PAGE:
Why AI and Humans Are Stronger Together Than Apart
While artificial intelligence (AI) is radically altering how work gets done and who does it, the technology’s larger impact will be in augmenting human capabilities, not replacing them.
In fact, a report from Harvard Business Review found that firms achieve the most significant performance improvements when humans and machines work together. After all, what comes naturally to people—interpersonal communication, for example—can be tricky for AI, while simple AI tasks like transcribing data remains challenging for humans.
AI and humans should work together to double check for errors and help augment each others’ capabilities. By integrating human talents and AI-driven functions, companies across industries can reap the benefits of AI.
The Value of Human and Machine Working Together
AI technology can boost business productivity by up to 40 per cent, according to Accenture. But while business leaders may rejoice at that fact, 72 per cent of employees fear AI stealing their jobs, Pew Research found.
However, the adoption of AI doesn’t mean a wipeout of work available to humans. While some tasks may be trusted completely to AI, like the algorithms that drive recommendation engines on platforms like Netflix, Amazon, and Spotify, others are reserved for human skill only.
For instance, because AI cannot offer empathy or emotion, traits native only to humans, it likely won’t have an applicable role in practice areas like psychotherapy, social work or in-depth customer service.
There’s also a third category of work: the kind best done by humans and AI working in tandem. In the case of many tasks, AI can help get progress started, but it still requires a human to complete the job by verifying the accuracy or providing more context. These gray areas include services like accuracy checks and human interaction.
While AI may not complete such tasks perfectly on its own, there is still value in keeping AI a part of the process. The ideal AI-human arrangement is one in which AI technology drives the lower-level, repetitive processes associated with completing a task, while human oversight ensures the timely and accurate completion of that task.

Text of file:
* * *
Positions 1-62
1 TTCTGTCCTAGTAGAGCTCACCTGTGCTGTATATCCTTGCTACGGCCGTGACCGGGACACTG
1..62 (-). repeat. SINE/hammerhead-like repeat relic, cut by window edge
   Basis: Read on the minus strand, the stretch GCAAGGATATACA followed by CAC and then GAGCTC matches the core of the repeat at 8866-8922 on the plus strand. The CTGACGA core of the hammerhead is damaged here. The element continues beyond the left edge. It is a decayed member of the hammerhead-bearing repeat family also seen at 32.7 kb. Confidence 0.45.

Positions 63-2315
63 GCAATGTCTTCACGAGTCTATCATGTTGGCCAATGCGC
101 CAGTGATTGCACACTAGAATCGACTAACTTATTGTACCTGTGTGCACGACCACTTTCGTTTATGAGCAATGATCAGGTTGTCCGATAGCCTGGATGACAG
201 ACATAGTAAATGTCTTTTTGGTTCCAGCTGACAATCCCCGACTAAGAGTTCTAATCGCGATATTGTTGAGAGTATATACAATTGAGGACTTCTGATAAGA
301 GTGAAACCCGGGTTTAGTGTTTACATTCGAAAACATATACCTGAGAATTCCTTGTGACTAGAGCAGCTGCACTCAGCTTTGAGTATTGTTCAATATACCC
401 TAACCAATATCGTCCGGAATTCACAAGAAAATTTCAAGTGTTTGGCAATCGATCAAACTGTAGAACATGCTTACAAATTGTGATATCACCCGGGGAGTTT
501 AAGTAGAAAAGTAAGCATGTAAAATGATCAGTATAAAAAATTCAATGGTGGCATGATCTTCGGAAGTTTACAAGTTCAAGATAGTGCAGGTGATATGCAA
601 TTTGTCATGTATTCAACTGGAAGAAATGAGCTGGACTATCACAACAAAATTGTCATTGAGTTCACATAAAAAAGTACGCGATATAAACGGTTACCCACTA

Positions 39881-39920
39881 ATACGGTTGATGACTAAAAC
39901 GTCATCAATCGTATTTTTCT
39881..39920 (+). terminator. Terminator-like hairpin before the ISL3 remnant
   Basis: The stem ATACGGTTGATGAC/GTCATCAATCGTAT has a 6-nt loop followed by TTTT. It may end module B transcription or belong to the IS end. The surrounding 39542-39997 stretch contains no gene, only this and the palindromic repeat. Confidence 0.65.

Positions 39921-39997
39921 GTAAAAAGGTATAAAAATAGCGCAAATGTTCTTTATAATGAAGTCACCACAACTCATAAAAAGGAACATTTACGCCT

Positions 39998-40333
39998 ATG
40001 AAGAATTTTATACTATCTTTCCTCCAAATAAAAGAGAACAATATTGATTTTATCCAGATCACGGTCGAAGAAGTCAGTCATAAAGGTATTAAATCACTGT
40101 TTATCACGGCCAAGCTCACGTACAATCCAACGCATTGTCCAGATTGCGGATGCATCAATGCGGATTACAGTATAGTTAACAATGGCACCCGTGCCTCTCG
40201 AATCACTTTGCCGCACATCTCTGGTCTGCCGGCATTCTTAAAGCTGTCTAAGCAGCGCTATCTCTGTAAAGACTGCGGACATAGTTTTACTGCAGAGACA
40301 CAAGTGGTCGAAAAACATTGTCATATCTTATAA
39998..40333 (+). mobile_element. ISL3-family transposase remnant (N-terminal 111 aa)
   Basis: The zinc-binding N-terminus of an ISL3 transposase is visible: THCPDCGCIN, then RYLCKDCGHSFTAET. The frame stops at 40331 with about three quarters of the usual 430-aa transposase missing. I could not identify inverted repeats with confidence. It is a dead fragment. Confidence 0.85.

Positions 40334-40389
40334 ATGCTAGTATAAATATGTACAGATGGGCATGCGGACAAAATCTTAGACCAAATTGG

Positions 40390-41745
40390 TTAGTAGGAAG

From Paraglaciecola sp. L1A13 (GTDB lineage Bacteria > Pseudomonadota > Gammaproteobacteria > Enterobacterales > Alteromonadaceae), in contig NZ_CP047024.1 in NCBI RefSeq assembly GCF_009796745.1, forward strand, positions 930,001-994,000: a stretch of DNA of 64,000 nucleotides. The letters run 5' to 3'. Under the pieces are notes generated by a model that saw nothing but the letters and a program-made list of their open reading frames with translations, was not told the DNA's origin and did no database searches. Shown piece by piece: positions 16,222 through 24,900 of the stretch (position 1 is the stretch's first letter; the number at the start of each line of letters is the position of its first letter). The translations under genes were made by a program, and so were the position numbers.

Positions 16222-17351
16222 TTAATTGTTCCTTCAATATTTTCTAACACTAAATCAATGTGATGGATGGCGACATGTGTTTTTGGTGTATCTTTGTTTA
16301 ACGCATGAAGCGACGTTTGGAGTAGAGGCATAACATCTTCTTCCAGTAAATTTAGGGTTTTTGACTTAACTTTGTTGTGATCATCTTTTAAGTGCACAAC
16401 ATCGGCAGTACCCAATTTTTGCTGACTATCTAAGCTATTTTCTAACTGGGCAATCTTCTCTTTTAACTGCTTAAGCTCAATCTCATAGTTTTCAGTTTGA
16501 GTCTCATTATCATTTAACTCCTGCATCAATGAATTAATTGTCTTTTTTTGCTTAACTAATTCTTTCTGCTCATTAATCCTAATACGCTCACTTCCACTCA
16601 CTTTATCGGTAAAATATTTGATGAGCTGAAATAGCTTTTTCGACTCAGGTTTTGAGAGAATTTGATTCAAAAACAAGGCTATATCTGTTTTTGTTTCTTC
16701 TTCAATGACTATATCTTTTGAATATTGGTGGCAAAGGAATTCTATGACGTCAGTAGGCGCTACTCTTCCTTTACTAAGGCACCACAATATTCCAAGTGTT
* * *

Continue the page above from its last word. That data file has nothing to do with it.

AI-Human Teams in Action
So where can we see this tag-team dynamic in action? The voice transcription space serves as one example.
Quick and accurate voice-to-text technology plays an important role in the deaf and hard of hearing community, as well as the higher education and legal industries. AI can transcribe human speech much faster than humans can—in a controlled environment, that is.
But the everyday need for voice transcription doesn’t always come in the form of a controlled environment. AI only hits peak accuracy when the speech mimics the kind it was trained on. We can’t rely on AI alone to transcribe voice perfectly when the accent, speed, diction, and tone of the speech vary, or if background noise is present.
However, it’s most efficient to give AI the first crack at it and employ the help of humans to verify accuracy and fix errors if needed. Taking this approach has enabled faster access to high-quality voice transcription than ever before.
Teams that rely on fast voice transcription are reaping the benefits of humans and AI perfecting the practice. Courts, for example, face a court reporter shortage, with an estimated 70 per cent of the workforce expected to retire over the next 10 years. AI and human-powered voice transcription will help fill in the gaps.
Students — whether deaf, hearing-impaired or with no hearing issues — all benefit from timely access to the transcriptions of course lectures. Deaf and hearing-impaired students deserve the chance to keep up with their hearing classmates, and not all hearing students learn best by listening.
While AI has earned its place it every industry, it doesn’t always perform best on its own. Enlisting the help of humans brings it to its full potential and allows us all to take full advantage of a powerful technology, making a true difference in end-users’ lives.